Coronavirus closure heightens risks to Syracuse mall bonds

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Bondholders who helped finance an expansion of Destiny USA in Syracuse face increased risks to their investments amid the coronavirus-driven shutdown of New York State’s largest mall.

Rob Arscott, an assistant professor of finance at Syracuse University’s Martin J. Whitman School of Management, said that the mall’s inability to fully operate the past three months increases concerns that Destiny USA’s owner, Pyramid Management Group, will alter its strategy at a determent to bond investors.

New York State's largest mall, Destiny USA, has not been fully operational since March 17 because of the COVID-19 pandemic.

He said the lost business has hampered Pyramid’s ability to fund debt service obligations on payment-in-lieu-of-taxes-backed revenue bonds issued by the Syracuse Industrial Development Agency in 2007 to finance an 874,200-square-foot expansion.

“If I’m an investor I’m concerned that the owner is going to start to behaving in a way that is negative by taking risks with the property, “ Arscott said. “It’s not a question of if the bonds are going to be impaired; it’s just a question of how much.”

Arscott noted that Destiny is likely facing a grim future even after the pandemic subsides given the troubled state of two of its anchor businesses, JCPenney and Lord & Taylor. Large vacancies could lead to Pyramid accelerating some of its past efforts to draw in more entertainment options that Arscott said would be less beneficial to the many small retail shops inside the mall.

“If you replace JCPenney with go-karts or a Dave and Busters it is not going to draw the same foot traffic to these stores,” Arscott said. “There isn’t the same synergy with entertainment and shopping.”

Destiny, which already faced declining profits, prior to COVID-19, was closed on March 18 after New York Gov. Andrew Cuomo ordered the shuttering of all non-essential businesses in an effort to combat spread of the virus. Only anchor stores with outdoor entrances were permitted to reopen in late May and the timetable for the mall’s full reopening is unclear.

Destiny’s closing since has also exacerbated dangers of Pyramid defaulting on $430 million in commercial mortgage-backed security loans issued for the expansion that were securitized by JPMorgan Chase Bank. The CMBS loans were originally due in March 2019 and then transferred to mortgage servicer, Wells Fargo Bank, which provided a conditional extension, if improved financial metrics were met.

Pyramid received another extension into October on the CMBS loans before their maturity date on June 6 and Arscott said the process may get extended further in order to avoid further risks of another operator taking over the property who lacks experience running a mall.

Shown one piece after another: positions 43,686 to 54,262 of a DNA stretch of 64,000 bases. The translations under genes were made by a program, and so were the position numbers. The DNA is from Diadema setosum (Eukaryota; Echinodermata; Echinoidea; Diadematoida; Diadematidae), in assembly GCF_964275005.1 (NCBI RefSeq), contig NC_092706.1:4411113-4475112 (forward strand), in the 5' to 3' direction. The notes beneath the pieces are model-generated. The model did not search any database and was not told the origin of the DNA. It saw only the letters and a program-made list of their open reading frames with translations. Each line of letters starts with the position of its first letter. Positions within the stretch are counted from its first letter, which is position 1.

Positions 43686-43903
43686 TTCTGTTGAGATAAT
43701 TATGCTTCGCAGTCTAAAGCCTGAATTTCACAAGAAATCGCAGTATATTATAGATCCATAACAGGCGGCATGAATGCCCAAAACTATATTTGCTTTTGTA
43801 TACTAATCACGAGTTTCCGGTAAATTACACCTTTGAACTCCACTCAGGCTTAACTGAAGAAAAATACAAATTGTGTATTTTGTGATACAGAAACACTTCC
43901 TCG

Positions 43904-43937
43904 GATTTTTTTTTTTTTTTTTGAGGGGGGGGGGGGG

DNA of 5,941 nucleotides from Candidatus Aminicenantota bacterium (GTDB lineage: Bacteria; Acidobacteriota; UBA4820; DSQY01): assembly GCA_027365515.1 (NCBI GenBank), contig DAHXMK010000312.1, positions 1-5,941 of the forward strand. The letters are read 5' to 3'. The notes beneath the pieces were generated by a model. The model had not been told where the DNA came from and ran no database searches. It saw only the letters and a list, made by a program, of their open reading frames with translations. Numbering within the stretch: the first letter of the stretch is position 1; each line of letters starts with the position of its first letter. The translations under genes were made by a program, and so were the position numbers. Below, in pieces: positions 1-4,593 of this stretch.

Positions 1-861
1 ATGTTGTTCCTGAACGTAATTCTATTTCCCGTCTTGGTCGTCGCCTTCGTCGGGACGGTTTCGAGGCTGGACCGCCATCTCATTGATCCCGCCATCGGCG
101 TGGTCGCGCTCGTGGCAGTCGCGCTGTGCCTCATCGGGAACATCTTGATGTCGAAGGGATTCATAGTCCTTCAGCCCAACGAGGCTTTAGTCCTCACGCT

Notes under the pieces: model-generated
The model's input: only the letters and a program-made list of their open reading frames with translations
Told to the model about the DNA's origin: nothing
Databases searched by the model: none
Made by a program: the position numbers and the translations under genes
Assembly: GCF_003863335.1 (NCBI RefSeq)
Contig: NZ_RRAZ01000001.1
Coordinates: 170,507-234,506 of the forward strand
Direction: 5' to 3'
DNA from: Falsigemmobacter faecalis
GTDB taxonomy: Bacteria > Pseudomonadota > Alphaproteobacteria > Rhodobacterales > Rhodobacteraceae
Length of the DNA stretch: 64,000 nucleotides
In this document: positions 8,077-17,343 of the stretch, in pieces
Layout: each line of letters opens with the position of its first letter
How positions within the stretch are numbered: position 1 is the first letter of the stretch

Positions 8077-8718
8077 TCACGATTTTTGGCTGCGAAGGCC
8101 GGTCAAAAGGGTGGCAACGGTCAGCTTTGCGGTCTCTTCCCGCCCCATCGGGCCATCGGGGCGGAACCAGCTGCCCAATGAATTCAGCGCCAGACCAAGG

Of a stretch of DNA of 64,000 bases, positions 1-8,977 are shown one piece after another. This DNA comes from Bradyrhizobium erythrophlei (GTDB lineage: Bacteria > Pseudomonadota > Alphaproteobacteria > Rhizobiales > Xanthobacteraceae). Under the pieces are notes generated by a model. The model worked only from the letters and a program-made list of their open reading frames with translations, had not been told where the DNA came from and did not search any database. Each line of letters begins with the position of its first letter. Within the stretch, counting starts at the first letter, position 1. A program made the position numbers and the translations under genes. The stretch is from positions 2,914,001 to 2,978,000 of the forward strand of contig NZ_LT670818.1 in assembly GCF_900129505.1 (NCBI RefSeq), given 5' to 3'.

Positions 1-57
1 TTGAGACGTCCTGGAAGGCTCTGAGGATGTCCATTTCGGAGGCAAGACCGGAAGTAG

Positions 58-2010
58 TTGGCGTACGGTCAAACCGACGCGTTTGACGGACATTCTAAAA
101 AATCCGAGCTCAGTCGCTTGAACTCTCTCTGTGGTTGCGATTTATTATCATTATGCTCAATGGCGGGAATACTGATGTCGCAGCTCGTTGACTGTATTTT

“People are going to try and hang on as long as they can and hope that there is more clarity in the fall,” Arscott said. “They are kicking the can down the road and don't want the task of finding another mall operator since that takes a special skill set."

The Pyramid press office did not immediately respond for comment on the status of reopening the mall or its extension on the CMBS loan.

Dan Berger, senior market strategist at Refinitiv’s Municipal Market Data, said pre-pandemic obstacles at Destiny that were compounded by the virus have heightened investor concerns.

Around $32 million of the Syracuse IDA Carousel Center Project PILOT tax-exempt revenue bonds were traded on April 3 and April 6 at junk-level spreads between 425 and 500 basis points above the triple-A scale, according to Berger. In February prior to the pandemic, the bonds traded at spreads between 150 and 160 bp.

“Concerns about the disease and the mall not attracting visitors have spooked investors,” Berger said. “It’s extremely challenging to access these bonds even under normal conditions and under these conditions it is especially challenging.”

Fitch Ratings downgraded the mall’s $292 million of outstanding bonds into junk territory in early May with a three-notch downgrade to BB from BBB and retained a negative credit outlook citing risks of continued PILOT payments due to the forced closing.

Moody’s Investors Service lowered the same bonds by one notch to Ba3 from Ba2 and placed them on review for further downgrade on April 17, then resolved that review June 11 by downgrading the bonds to B1 from Ba3, and assigning a negative outlook.

Pyramid pays fixed annual PILOT payments to fund debt service obligations on the bonds, which mature in 2036. The city of Syracuse and Onondaga County waived their right to the PILOT payment funding as part of the terms for issuing the debt.

Correction: The original version of the story did not include the latest Moody's rating action, a downgrade to B1 on June 11.

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